In The Last Supper, activist Julie Green has created a series of ceramic plates, each of which illustrate the final meal requests of prisoners on death row to protest the United States’ use of capital punishment. Images range from lobster and ice cream to a single Jolly Rancher. One prisoner even requested that his mother come to cook him his favorite comfort food. Created by Dark Rye, the online magazine from Whole Foods (a business not typically associated with progressive talking points), the documentary chronicles how Green became so drawn to the issue.
As an American, or maybe just as a moral human being, it’s hard not to feel appalled, even outraged, that Norwegian far-right monster Anders Breivik only received 21 years in prison for his attacks last year, including a bombing in Oslo and a cold-blooded shooting spree, which claimed 77 lives. That’s just under 100 days per murder. The decision, reached by the court’s five-member panel, was unanimous. He will serve out his years (which can be extended) in a three-room cell with a TV, exercise room, and “Ikea-style furniture.” The New York Times quoted a handful of survivors and victims’ relatives expressing relief and satisfaction at the verdict. It’s not a scientific survey, but it’s still jarring to see Norwegians welcoming this light sentence.
Norway’s criminal justice system is, obviously, quite distinct from that of, say, the U.S.; 21 years is the maximum sentence for anything less severe than war crimes or genocide. Still, it’s more than that: the entire philosophy underpinning that system is radically different. I don’t have an answer for which system is better. I doubt anyone does. But Americans’ shocked response to the Breivik sentence hints at not just how different the two systems are, but how deeply we may have come to internalize our understanding of justice, which, whatever its merits, doesn’t seem to be as universal as we might think.
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As he sits today in Supermax, Jack Powers had amputated his fingers, a testicle, his scrotum and his earlobes, has cut his Achilles tendon, and had tried several times to kill himself. Those tattoos you see? Powers had none until 2009, when he started mutilating with a razor and carbon paper. He did much of this — including biting off his pinkie and cutting skin off his face — in the Control Unit at Supermax while prison officials consistently refused to treat his diagnosed mental illness. Rules are rules, prison officials told him, and no prisoners in that unit were to be given psychotropic medicine no matter how badly they needed it.
This is the first in a three-part series about the new class-action lawsuit filed Monday against the Bureau of Prison and the officials who run ADX-Florence, the so-called “Supermax” facility that houses some of the nation’s most dangerous criminals. The second part will focus on the plaintiffs named in the lawsuit. The third part will focus upon some of the many legal issues involved in the litigation.
This is the guy whose story military prosecutors are going to endorse in court against other detainees. This is the guy who is going to be subject to cross-examination by lawyers for Hambali and Mohammed. This is the guy who is going to promise that he is telling the truth now. Remember when Attorney General Alberto Gonzales called men like Kahn “killers” and when President George W. Bush called them “the worst of the worst”? Six years later, Kahn has a new name: star government witness. It’s mind boggling.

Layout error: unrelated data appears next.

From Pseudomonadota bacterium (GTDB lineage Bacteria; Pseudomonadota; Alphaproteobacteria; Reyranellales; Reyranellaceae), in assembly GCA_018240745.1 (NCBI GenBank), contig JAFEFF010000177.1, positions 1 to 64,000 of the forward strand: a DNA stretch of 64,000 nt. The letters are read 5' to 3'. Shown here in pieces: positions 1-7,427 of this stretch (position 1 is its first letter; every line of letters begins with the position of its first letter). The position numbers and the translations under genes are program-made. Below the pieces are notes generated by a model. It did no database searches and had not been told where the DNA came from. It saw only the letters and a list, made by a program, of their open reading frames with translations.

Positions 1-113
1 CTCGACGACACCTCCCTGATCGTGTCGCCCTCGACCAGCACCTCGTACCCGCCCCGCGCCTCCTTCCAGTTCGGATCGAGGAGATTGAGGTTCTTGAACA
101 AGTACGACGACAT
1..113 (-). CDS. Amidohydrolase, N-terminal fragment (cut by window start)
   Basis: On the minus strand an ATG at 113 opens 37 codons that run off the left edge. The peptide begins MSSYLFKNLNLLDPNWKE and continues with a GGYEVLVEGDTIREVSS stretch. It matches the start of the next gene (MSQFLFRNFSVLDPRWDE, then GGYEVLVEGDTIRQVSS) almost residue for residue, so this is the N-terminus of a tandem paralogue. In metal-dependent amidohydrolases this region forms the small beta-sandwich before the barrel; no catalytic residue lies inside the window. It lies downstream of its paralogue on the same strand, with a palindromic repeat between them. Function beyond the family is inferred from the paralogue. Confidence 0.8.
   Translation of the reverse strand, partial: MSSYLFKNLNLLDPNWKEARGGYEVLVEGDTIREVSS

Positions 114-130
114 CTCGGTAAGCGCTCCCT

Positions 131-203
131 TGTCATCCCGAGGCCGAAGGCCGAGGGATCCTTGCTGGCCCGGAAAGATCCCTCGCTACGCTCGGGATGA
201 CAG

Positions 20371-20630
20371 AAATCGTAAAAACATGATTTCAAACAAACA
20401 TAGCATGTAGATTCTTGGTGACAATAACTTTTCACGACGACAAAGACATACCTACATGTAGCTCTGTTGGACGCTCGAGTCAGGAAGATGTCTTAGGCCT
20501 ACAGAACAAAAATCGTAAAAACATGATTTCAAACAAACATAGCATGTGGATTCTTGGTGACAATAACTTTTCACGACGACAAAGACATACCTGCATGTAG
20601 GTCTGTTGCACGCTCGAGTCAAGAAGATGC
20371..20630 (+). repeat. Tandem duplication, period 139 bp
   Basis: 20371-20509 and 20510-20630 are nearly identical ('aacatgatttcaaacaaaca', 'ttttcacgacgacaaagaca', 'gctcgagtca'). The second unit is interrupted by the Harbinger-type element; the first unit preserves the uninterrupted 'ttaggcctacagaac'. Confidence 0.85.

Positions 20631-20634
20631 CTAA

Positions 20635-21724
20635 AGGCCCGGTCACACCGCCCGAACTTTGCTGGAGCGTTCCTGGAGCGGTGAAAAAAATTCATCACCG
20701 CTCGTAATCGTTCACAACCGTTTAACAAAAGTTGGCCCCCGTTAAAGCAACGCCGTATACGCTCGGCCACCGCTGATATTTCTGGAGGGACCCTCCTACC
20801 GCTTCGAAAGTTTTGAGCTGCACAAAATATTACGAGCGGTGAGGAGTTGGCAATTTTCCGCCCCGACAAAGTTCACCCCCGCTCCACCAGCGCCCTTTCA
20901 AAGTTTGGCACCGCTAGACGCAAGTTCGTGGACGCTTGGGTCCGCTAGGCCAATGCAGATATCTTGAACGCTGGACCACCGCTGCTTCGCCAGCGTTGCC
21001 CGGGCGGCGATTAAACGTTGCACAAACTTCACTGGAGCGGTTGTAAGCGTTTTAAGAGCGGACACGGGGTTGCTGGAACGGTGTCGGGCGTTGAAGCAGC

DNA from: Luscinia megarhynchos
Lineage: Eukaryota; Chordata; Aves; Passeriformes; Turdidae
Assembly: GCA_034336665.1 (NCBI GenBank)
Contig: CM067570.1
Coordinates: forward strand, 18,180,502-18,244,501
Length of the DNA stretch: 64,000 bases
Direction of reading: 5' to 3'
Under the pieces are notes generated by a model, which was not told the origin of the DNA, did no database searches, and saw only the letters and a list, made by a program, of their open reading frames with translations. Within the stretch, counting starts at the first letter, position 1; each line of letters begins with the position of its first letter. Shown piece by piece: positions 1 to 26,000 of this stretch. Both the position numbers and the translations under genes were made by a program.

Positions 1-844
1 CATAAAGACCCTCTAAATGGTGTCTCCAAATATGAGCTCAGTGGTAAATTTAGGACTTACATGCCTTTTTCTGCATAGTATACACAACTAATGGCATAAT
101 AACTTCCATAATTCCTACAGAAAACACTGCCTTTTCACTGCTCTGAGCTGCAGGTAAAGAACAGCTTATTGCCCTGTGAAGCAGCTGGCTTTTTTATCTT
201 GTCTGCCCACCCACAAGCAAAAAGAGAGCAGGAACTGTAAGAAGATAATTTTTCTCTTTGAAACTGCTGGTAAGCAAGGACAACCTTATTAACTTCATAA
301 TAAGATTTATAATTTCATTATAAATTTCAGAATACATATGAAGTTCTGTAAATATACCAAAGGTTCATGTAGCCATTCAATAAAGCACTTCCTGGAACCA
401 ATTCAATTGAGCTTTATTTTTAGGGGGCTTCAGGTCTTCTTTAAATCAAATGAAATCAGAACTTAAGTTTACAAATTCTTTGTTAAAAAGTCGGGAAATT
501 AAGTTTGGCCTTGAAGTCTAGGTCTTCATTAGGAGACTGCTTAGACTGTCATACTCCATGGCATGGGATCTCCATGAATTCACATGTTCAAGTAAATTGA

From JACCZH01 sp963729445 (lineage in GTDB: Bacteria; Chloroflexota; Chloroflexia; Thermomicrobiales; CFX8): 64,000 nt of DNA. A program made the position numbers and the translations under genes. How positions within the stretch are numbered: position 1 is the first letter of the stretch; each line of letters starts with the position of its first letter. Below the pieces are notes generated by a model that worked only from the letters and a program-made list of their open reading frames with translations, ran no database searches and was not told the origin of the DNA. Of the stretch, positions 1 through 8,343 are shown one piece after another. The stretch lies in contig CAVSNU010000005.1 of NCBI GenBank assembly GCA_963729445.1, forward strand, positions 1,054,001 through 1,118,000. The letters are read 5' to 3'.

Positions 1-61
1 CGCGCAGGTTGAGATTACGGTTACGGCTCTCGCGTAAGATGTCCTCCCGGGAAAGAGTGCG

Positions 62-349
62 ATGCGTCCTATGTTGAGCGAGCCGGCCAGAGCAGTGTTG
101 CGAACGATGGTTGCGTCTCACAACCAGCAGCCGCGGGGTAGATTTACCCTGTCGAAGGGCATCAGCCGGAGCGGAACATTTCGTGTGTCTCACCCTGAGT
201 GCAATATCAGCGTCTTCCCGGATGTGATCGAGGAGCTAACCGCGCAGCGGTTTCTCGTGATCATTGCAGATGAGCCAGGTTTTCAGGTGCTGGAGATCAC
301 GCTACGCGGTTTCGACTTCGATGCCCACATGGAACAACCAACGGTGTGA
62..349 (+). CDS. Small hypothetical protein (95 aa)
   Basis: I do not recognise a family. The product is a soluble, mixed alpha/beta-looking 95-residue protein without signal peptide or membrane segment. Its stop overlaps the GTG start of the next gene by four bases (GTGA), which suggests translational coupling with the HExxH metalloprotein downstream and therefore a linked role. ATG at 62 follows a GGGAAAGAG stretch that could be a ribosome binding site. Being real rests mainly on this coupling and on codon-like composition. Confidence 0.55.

I don’t blame Kahn. He’s doing whatever he can to get out of Gitmo. And I don’t necessarily blame the Obama Administration for using the convenient tactic of turning the detainees against one another to expedite trials for some of the prisoners. What other choice do the feds have now that Congress has limited their ability to transfer the men to the States for federal civilian trial? In any event, whatever else Kahn’s testimony will do, the whole episode gives new meaning to the phrase “by hook or by crook.”
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For decades, the trade-off of becoming known as a “prison town” and being associated with incarceration has been a worthwhile trade-off for municipalities in financial straits. And states in need of a place to put their growing inmate populations during the height of the War on Drugs were willing to pay good money for it.
This is where publicly-traded, private prison companies such as Corrections Corporation of America and GEO, formerly known as Wackenhut, — what Eric Schlosser dubbed the “prison industrial complex” — stepped in. They offered cheaper and more efficient prison management than state-run systems because they could use non-union employees at lower wages with less training.
But much like the real estate market crash of the last ten years, the belief that the incarceration market was recession-proof and could only rise is being proved wrong. Declining crime rates are leaving more prisons empty. There isn’t enough crime to keep the prison industry afloat as it currently stands.
To save money, more states are moving their prisoners back to state-run facilities when space is available. Without prisoners, the private companies managing the facilities are leaving. And the small towns who bet on an ever-growing incarceration rate are left further in debt with few sources of capital. Read more.
A compelling, difficult story from The Atlantic Cities about incarceration and struggling American towns. Here’s a question for y’all: Can we reconcile our satisfaction about falling crime rates with concern for those losing their livelihoods?
Graeme Wood ponders the future of prisons without walls.